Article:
Eshu ferries notes and sacrifices across the threshold and looks over ritual practices.
According to a Yoruba saying, If Eshu is not acknowledged during a ritual, then life is the bailing of waters with a sieve.
In other words, if you're not going to honor Eshu, why even bother?
This makes even more sense when you consider that Eshu is the trickster of Yoruba mythology.
Ritual sacrifice and prayer are just two of the ways mortals can connect to the orishas' wisdom and power.
The other is through divination that lets humans see the universal forces that influence their lives.
So Orunmila is the other orisha who sits between Orun and Aye as Olofin intended.
Now, I don't know from personal experience, but any parent can tell you that just because you give a being life doesn't mean they'll always follow your directions.
The orisha are no different, and in one Yoruba myth, they decided they were tired of listening to Olofin.
What could a being who lived so far away from the world possibly know about how to run it?
They believed they could do a better job maintaining the world without Olofin's pesky influence.
Instead of punishing the orisha for their disrespect, Olofin held the rains back from the world.
Rivers and lakes evaporated away, crops withered, and animals and humans alike died of thirst.
They cried to the orisha, as they had always done when distressed, "What have we done to anger you?"
The humans never imagined that it was the distant creator god who was causing their pain.
The orisha begged for Olofin's forgiveness, but their cries couldn't carry far enough to be heard.
Many of the orisha tried to reach Olofin's heavenly home but they tired before they reached it.
Beautiful Oshun, the youngest of the orisha who looks after the world's sweet waters, wanted to try.
The other orisha were skeptical that someone so young could accomplish such a difficult task, but Oshun insisted.
She turned herself into a beautiful peacock and flew towards Olofin's distant home.
As she flew, her feathers began to fall off, and as she passed the fiery sun, her feathers smoldered away.
She flew and flew and flew until she didn't think she could fly anymore, but she finally reached Olofin.
By the time she collapsed at their feet, Oshun's feathers were all gone.
Instead of a beautiful peacock, she was an ugly vulture.
Olofin was touched by Oshun's sacrifice, by her courage and persistence, and agreed to send the rains back to the world.
For her troubles, Olofin told Oshun that she alone as a vulture could communicate directly with them.
After this tale, humans can commune with the orisha through Eshu, But anyone who wants to reach Olofin must go through Oshun.
Given her beauty and proximity to the supreme creator, it's no surprise that Oshun was one of the wives of Shango, the woman-loving orisha of thunder and lightning.
Together, they produced Ibeji, a pair of sacred twins.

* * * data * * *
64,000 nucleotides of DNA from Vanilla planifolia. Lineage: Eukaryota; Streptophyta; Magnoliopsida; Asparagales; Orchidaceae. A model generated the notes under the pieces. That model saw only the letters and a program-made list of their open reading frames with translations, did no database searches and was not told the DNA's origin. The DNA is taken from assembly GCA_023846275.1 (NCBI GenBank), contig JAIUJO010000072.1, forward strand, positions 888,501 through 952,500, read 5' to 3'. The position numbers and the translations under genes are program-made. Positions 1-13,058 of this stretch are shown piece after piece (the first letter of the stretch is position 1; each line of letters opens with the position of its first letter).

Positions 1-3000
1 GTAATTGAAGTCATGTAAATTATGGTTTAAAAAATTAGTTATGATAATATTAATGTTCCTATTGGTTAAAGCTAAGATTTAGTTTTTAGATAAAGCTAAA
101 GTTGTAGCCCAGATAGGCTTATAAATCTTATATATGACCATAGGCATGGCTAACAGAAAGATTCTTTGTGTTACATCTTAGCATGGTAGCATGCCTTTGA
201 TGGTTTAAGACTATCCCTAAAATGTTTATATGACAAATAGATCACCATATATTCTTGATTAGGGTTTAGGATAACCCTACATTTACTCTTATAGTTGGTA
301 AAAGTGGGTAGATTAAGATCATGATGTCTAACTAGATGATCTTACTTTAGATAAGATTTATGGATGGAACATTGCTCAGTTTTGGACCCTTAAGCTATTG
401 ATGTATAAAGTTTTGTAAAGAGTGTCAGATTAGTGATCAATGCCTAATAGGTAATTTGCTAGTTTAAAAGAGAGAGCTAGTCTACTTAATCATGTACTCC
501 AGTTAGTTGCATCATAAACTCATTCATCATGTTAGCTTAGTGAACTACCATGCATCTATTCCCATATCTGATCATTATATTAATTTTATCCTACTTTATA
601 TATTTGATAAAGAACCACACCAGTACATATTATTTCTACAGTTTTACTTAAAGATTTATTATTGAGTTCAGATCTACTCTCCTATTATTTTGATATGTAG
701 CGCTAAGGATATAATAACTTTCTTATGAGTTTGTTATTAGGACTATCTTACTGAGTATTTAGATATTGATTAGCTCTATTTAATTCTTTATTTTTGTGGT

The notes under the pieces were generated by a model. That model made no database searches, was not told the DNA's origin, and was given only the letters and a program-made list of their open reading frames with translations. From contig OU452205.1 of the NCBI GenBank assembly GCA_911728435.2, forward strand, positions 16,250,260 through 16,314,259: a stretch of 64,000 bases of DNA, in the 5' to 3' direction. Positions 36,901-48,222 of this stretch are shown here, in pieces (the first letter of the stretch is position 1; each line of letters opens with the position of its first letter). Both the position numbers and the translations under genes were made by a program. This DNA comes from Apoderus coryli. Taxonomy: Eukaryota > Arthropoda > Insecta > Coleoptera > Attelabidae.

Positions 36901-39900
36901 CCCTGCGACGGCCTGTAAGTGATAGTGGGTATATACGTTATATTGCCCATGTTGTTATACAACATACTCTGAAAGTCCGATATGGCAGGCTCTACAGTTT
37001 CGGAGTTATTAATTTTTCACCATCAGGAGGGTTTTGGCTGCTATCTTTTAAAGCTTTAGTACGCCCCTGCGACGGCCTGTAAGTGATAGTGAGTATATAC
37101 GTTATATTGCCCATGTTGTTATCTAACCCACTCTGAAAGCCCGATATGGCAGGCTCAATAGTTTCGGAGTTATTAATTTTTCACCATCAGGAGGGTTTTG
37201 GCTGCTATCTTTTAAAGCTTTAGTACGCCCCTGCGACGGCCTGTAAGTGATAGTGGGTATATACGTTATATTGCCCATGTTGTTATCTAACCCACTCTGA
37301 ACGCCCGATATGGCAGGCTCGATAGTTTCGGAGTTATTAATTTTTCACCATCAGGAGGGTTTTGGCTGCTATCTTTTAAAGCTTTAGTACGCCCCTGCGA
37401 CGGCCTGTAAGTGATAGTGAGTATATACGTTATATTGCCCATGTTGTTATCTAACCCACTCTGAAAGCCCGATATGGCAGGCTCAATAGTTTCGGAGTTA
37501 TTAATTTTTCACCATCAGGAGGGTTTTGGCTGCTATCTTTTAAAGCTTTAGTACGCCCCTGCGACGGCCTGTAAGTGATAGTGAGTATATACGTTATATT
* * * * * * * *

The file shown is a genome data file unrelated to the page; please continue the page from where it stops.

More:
To this day, twins are special to the Yoruba and mistreating them is said to bring about misfortune.
In history, Shango was one of the first Yoruba kings who ruled from the ancient city Oyo and was closely related to Oduduwa.
In mythology, Shango is one of many who sprang from the body of the orisha Yemoja.
The orisha Shango briefly occupied the body of the mortal king, but also took other forms throughout his immortal life.
The human King Shango's reign was harsh and violent.
Legend says that he was so relentless in his search for power through magic that when he finally obtained dominion over thunder and lightning, he accidentally used it to destroy his palace with his wife and children inside.
Dismayed, Shango fled his kingdom and hung himself, but his mighty power was not forgotten.
Shango was deified as an orisha after his death or should I say that his identity as the orisha was discovered after the king's death.
Either way, King Shango's spirit didn't follow the typical path of other dead mortals.
Someone who lived a long good life could expect to join the ancestors in Orun after they died.
If it was part of Olofin's plan, they might be reincarnated.
Unlike Hinduism's karmic reincarnation, where a soul can return in any number of random forms based on their behavior in a previous life, atunwaye is the belief that you will be reborn into your own family.
Your actions in this life determine your family's future fortune.
So if you misbehave, you won't come back as a cockroach.
You'll be born into poverty as your great-grandson.
These stories and beliefs from Yoruba mythology are a small part of a colorful, dynamic culture that goes back almost 2000 years.
They are preserved in Isese, a Yoruba philosophy, way of life and religion, which is still practiced by many.
Today, there are roughly 50 million people, spread between parts of Nigeria, Benin, Ghana, and Togo, who speak the Yoruba language.
Yoruba and Isese influence can be seen in Caribbean spiritual practices like Santeria and Candomble.
But now that you know a bit more about atunwaye, the intervening orisha and supreme Olofin, I'm willing to bet that you'll start to notice West African influence all over modern media.
But believe me when I say I've barely scratched the surface of Yoruba mythology here.
So comment below with your favorite stories or figures from Yoruba lore and don't forget to thank Eshu